Estonian PM Andrus Ansip also acknowledged in a press conference today that one of the reasons for the deterioration of the current crisis in the country is that some the governments in some export markets such as Ukraine, Russia, Sweden and UK had gone for allowing their currencies to weaken against the euro.
The number of unemployed is also on the rise in Estonia, and increased by 4155 or 15.8 pct in December month on month, according to the local Labour Market Board. Compared to December 2007 the unemployment rate has risen by 115.3 pct.
And local stock market analyst TÃµnis Oja has come to the conclusion that the Baltic economic crisis may have affected Sweden more even than the Baltics themselves. Oja wrote in the magazine Ã„ripÃ¤ev that concerns that Swedish banks were overexposed on the Baltic loan and real estate market not only caused the banksâ€™ share prices to plummet, but it was also partly responsible for the value of the Swedish krona falling from 1.67 SEK per Estonian kroon in the summer to 1.43 kroons (and by an equivalent percentage against the euro).
â€œIf we look back to when bubbles started to burst, then one sign was February 2007 when share prices started to fall in Tallinn. This was soon followed by a similar trend in other Central and East European bourses. Stocks in Tallinn had been posting some of the worldâ€™s fastest gains for years and, as pioneers, it was our time to lead the downfall,â€ writes Oja.
Chinaâ€™s National Bureau of Statistics released fourth quarter GDP growth statistics for 2008 today, and it turns out that (according to their initial estimates) the Chinese economy expanded by 6.8 per cent in the last quarter of the year when compared with the same period in 2007. This was the weakest quarterly year on year growth rate in seven years. For the year as a whole, the economy grew 9 per cent, down from the revised 13 per cent growth rate in 2007.
Strikingly, Japanese exports to the US were down some 37% yoy, losing some 26pp since the 11% yoy contraction in July. But we cannot highlight strongly enough how truly mindboggling Japanâ€™s collapse in exports to China are. Last July they were expanding at a 16% yoy pace. Now they are contracting at a 35% yoy rate! This is a phenomenon throughout the region. Hence despite the notoriously manipulated Chinese GDP data showing a shocking slowdown in GDP growth to 6.8% yoy, I would eat my hat if the Chinese economy was doing anything other than contracting right now.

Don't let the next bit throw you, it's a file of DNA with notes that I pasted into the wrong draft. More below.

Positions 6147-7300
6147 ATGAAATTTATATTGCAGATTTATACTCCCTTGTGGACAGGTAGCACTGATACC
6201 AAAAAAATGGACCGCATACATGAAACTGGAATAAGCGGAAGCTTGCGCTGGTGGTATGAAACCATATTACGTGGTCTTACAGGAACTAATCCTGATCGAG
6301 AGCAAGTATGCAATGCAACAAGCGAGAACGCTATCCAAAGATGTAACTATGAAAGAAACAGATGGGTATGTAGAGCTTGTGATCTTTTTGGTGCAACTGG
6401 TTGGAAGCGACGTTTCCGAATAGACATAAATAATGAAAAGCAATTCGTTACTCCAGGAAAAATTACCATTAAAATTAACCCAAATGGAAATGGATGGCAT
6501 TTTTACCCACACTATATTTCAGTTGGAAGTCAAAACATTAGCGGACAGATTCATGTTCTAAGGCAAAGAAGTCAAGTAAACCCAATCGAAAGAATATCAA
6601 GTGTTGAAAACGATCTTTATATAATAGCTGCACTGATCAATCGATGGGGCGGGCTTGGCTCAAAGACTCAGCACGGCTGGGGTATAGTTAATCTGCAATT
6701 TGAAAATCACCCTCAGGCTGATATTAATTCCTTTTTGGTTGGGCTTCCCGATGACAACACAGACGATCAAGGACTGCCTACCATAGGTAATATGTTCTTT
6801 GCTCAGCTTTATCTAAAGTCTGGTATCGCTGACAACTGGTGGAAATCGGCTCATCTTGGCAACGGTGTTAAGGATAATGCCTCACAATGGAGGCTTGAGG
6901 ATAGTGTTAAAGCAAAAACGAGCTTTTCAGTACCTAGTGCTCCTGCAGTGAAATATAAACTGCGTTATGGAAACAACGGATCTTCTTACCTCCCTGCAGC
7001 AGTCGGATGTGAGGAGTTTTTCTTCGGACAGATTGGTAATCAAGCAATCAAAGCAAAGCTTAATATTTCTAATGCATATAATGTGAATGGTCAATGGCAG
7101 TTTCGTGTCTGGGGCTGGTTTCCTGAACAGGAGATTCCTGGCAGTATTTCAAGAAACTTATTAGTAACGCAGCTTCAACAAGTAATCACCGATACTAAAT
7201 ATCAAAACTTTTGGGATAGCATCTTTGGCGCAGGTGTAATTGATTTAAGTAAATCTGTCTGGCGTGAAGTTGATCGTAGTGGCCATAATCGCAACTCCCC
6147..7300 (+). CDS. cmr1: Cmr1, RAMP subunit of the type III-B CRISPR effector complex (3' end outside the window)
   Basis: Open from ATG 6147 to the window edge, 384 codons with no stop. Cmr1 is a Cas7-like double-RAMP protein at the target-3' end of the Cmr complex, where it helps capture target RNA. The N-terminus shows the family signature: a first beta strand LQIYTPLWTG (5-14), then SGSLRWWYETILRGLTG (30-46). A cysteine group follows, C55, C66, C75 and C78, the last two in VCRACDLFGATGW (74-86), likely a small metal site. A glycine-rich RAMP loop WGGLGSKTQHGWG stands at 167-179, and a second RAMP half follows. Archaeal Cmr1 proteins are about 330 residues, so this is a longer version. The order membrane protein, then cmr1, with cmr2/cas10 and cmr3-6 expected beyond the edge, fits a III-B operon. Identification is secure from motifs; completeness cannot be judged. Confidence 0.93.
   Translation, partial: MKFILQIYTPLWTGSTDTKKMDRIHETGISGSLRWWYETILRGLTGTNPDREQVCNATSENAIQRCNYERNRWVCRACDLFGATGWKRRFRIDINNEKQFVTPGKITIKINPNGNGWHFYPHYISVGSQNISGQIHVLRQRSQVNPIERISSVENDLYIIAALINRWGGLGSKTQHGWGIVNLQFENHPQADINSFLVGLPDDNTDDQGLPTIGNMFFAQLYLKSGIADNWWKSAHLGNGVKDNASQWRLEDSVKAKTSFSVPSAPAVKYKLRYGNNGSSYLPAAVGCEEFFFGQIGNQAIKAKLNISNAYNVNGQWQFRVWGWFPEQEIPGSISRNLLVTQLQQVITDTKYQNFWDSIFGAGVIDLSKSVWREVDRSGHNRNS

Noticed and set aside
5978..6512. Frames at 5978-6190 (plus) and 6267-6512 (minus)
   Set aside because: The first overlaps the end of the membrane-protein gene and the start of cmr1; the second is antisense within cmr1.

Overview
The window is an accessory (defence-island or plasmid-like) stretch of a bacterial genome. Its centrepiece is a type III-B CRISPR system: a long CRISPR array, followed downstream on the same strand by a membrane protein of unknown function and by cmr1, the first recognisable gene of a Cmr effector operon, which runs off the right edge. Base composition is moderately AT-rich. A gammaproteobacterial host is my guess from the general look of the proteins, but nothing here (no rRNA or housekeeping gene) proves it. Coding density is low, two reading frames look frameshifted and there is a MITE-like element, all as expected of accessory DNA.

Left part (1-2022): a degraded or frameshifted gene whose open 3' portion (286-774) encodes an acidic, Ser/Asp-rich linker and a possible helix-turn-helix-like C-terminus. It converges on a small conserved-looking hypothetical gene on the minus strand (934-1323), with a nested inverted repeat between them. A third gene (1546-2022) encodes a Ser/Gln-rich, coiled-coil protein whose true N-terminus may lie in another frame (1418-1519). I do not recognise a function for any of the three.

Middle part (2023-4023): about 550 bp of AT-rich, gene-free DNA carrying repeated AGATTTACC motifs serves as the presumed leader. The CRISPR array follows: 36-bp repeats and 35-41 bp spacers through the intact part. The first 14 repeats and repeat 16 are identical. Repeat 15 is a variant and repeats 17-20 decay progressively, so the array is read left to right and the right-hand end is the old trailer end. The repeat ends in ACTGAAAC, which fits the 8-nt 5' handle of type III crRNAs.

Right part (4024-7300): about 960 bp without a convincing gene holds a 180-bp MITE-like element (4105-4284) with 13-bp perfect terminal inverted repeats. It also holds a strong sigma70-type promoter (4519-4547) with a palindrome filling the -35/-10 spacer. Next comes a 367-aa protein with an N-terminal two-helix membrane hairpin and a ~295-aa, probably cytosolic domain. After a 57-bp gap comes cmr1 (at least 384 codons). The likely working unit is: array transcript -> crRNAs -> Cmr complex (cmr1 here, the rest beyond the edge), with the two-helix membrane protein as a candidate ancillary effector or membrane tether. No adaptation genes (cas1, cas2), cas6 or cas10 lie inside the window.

Albert Edwards Societe Generale
The steepness of this slowdown is likely to have a significant impact on much of the rest of Asia, which relies heavily on demand from China. Only this week a Singapore based economist friend of mine sent me this in an e-mail:
At S’pore’s port container terminal (the busiest in the world), a third of the cranes are idle. There are some companies saying they have inventories stretching 6 months out. December’s plunge in Asian exports was due to the shutdown of electronic companies during the Christmas period because of the pile up in inventories.
Italian Finance Minister Giulio Tremonti is a strange and controversial figure.The peculiar phrase in the title to this post in fact came out of the very mouth of Tremonti himself, though they were addressed to an astounded, if now world famous, US economist, Nouriel Roubini, in front of an equally amazed and bemused Davos audience. Since in these kind of matters it is normally better to watch what it is you actually say, just in case in the fullness of time your own words come back to haunt you – as the famous â€œIf you donâ€™t fully understand an instrument, donâ€™t buy itâ€ ones of Santader Bank chief Emilio Botin just did in the Madoff affair – I simply can’t resist pointing out how lacking in logic the present Italian Finance Minister is himself at times. Continue reading
This very short piece of news in Bloomberg this morning is straight to the point, how the hell are you going to export to countries (whenyou now need to live from exports) if those countries are having massive devaluations while you mark time. Oh, I know, the Ukraine and Russia represent only a small fraction of Baltica exports, but they aren’t the only ones falling, the Romanian Leu, the Polish Zloty, the Hungarian Forint, the Czech Koruna are all falling, and all these countries are direct rivals for market share in the rest of the EU.